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NSDD parameter definition

  • 19 March 2024
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Hi, 
I'd like to use the NSDD to do the optimization in NSC mode. 
But I am confuse about the parameters of NSDD for the Data definition. 
What are the definition of flux (Data 0), flux/area (Data 1), and normalized flux (Data 3) in NSDD? 
Is the flux unit definition (Data 0) same as the power(Lumens) of the light source?
What is the pixel value relation between the Detector and NSDD?
I tried to find the relation of pixel value between the Detector and NSDD. 
But they are always different. 
So is the same definition of pixel value between Detector and NSDD?

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Best answer by David.Nguyen 19 March 2024, 15:41

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@Cheng-Mu Tsai

 

You can uses a Source Ray to aim at a Detector Rectangle with a single pixel to help you understand your issue. If I assign a Power(Watts) of 1.234W to a Source Ray and direct a single ray onto a single pixel of a Detector Rectangle, I can read the different NSDD Data values.

Note that the detector X/Y Half-Width is 0.1, meaning the detector is 0.2x0.2mm^2.
Single ray landing on a single pixel.

As you can see, for Data = 0, we get the flux and since all the power is transferred to the pixel we retrieve the 1.234W. For Data = 1, we divide the flux by the area of the pixel. In my case, the pixel is 0.2x0.2mm^2 or 0.04mm^2 or 0.0004cm^2. If you divide our power by this area we get 1.234 / 0.0004 = 3 085W/cm^2. For Data = 2, we divide the flux by the solid angle. In my case, there’s a single pixel to cover the -90 to 90 degree (default) of the detector, the solid angle is a half sphere. Since the whole sphere subtend 4pi radians, a half sphere is 2pi radians. If you divide our power b y this solid angle we get 1.234 / (2pi) = 0.196W/sr.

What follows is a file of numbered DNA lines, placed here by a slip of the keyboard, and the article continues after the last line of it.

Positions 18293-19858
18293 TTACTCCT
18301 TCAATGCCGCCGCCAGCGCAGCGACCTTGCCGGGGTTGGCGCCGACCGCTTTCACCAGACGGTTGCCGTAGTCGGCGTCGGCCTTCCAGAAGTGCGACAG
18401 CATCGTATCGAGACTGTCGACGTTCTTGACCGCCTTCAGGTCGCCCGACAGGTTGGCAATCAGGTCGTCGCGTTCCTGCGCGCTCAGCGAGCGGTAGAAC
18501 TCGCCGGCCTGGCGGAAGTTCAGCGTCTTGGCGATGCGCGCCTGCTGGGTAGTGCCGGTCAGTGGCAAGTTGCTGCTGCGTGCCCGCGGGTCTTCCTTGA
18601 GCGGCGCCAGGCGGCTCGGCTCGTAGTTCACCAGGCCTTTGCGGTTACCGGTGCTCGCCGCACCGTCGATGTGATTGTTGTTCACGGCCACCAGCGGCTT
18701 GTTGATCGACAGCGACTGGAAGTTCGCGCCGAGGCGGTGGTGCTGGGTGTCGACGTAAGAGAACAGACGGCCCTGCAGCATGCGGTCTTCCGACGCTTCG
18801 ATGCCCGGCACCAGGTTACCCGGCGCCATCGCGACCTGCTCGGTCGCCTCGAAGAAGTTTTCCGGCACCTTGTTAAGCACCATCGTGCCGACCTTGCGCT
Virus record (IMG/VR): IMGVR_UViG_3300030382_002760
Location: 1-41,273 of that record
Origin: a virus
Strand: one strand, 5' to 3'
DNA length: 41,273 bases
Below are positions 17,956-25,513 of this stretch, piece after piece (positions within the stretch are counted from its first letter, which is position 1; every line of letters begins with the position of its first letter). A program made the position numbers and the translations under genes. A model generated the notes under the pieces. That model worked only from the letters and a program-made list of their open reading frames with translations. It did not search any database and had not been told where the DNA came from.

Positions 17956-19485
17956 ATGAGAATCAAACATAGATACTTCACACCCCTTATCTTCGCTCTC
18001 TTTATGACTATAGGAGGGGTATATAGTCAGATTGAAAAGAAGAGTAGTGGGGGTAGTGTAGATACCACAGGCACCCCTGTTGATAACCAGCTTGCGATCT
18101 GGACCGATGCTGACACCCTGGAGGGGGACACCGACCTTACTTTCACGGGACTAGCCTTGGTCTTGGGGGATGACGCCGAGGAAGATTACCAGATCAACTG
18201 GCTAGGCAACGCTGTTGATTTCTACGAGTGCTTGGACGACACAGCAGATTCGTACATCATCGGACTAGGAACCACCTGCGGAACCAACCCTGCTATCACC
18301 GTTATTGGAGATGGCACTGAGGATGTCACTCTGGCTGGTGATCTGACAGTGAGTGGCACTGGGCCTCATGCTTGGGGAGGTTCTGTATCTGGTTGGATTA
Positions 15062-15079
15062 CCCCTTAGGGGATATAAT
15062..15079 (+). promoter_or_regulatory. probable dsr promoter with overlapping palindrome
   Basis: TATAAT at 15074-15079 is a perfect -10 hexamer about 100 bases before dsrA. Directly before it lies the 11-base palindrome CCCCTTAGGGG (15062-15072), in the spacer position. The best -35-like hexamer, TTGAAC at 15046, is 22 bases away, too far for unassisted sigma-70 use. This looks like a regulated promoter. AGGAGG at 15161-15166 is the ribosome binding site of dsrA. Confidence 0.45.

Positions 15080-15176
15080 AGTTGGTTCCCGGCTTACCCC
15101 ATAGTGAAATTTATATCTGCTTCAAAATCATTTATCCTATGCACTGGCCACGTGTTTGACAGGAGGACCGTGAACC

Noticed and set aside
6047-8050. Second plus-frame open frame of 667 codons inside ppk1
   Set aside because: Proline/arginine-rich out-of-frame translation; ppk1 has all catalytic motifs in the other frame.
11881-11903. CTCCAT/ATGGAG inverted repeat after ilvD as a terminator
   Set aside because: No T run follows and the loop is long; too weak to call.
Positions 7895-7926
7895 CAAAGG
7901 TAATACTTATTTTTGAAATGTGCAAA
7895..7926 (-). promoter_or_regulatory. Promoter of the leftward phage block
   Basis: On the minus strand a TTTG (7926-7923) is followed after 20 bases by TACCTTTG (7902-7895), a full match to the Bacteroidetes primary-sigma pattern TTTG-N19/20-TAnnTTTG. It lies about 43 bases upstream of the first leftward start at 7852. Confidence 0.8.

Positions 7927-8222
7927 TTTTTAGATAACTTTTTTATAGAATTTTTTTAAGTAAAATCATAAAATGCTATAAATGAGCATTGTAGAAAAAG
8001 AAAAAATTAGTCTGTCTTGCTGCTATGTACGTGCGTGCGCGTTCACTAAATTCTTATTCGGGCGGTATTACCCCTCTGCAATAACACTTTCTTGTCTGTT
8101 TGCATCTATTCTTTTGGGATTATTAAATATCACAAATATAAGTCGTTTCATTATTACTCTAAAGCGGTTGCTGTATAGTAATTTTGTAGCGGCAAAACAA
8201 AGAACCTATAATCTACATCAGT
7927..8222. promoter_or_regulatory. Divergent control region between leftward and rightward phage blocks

If you change the size of the pixels, either by changing the size of the whole detector, or by changing the pixel density, Data = 1 and 2 will change accordingly. Note that for Data = 2 the solid angle is deduced from the X/Y Angle Min/Max columns of the Detector (which are -90 to 90 deg by default, hence the half sphere).

Regarding Data = 3, this is an excerpt from the Help File:

A value of 3 is only supported when Pix# is a positiveinteger; in this case the returned flux for the pixel is normalized to the peak flux for all consecutive NSDD operands in the Merit Function Editor which refer to the same surface and detector. A value of 3 should generally be used only as a part of the NSC Bitmap Merit Function (see "NSC Bitmap Merit Function Tool").

For this one, I’m not exactly sure what it means and it seems to be specific to the Bitmap optimization.

Note also that the units used in the non-sequential component editor and in the Merit Function editor are specified in the Setup..System Explorer..Units..Source Unit and Analysis Unit.

Let me know if this answers your question.

Take care,

 

David

Hi, David, 
Thanks for your reply quickly.
I have another question about how to obtain the Merit Function (MF) value. 
Could the MF get the value without using Analyze-->Ray Trace?
Does the MF have its ray tracing?
Is there any difference in the ray tracing between Analyze-->Ray Trace and MF?

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@Cheng-Mu Tsai 

 

I’m not sure what you mean. In non-sequential mode, the Merit function needs a ray trace, however it doesn’t use Analyze..Ray Trace. Instead, it uses a special Merit function operand called NSTR for non-sequential ray trace. If you navigate the Help File to The Optimize Tab (non-sequential ui mode) » Automatic Optimization Group (optimize tab, non-sequential) » Merit Function Editor (optimize tab, non-sequential) » NSC Operands, you can find a more thorough description of how the non-sequential Merit function should be setup. This is an excerpt from this section of the Help File:

First, NSDD operands would be used to clear the data in the current detectors. Use NSDD with the detector number set to zero to clear all energy in all detectors. Usually a single NSDD at the top of the merit function is all that is needed. NSDD returns a value of zero and has no effect on the merit function value when used to clear detectors.

Second, NSTR operands are used to trace rays from NSC sources. NSTR i traces analysis rays from source i; NSTR 0 traces all analysis rays from all sources. Note the number of analysis rays on the NSC editor determines how many rays are traced and how long the evaluation of the NSTR operand will take. NSTR always returns a value of zero and has no effect on the merit function value. The NSTR operand supports options to split, scatter, and use polarization.

Third, a new group of NSDC, NSDD, NSDE, or NSDP operands are used to read out the detector data.

 

The parameters of the NSTR operands can be adjusted to mimic the Analyze..Ray Trace settings.

Let me know if this answers your question.

Take care,

 

David

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